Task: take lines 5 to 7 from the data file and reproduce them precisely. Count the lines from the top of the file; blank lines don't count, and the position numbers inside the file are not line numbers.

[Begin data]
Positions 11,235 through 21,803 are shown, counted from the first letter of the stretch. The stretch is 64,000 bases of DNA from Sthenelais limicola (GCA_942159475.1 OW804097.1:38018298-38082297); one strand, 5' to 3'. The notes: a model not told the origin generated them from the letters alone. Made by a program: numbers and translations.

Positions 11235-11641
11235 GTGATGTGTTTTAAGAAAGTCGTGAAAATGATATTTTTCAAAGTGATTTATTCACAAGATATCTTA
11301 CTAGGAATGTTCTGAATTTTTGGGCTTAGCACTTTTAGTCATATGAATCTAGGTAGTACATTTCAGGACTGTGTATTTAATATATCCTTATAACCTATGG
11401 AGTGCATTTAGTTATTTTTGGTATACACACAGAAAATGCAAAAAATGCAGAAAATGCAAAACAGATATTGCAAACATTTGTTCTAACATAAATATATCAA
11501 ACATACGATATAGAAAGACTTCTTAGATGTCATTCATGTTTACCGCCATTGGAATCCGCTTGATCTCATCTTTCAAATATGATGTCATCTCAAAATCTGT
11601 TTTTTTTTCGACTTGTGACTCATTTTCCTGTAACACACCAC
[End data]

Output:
11401 AGTGCATTTAGTTATTTTTGGTATACACACAGAAAATGCAAAAAATGCAGAAAATGCAAAACAGATATTGCAAACATTTGTTCTAACATAAATATATCAA
11501 ACATACGATATAGAAAGACTTCTTAGATGTCATTCATGTTTACCGCCATTGGAATCCGCTTGATCTCATCTTTCAAATATGATGTCATCTCAAAATCTGT
11601 TTTTTTTTCGACTTGTGACTCATTTTCCTGTAACACACCAC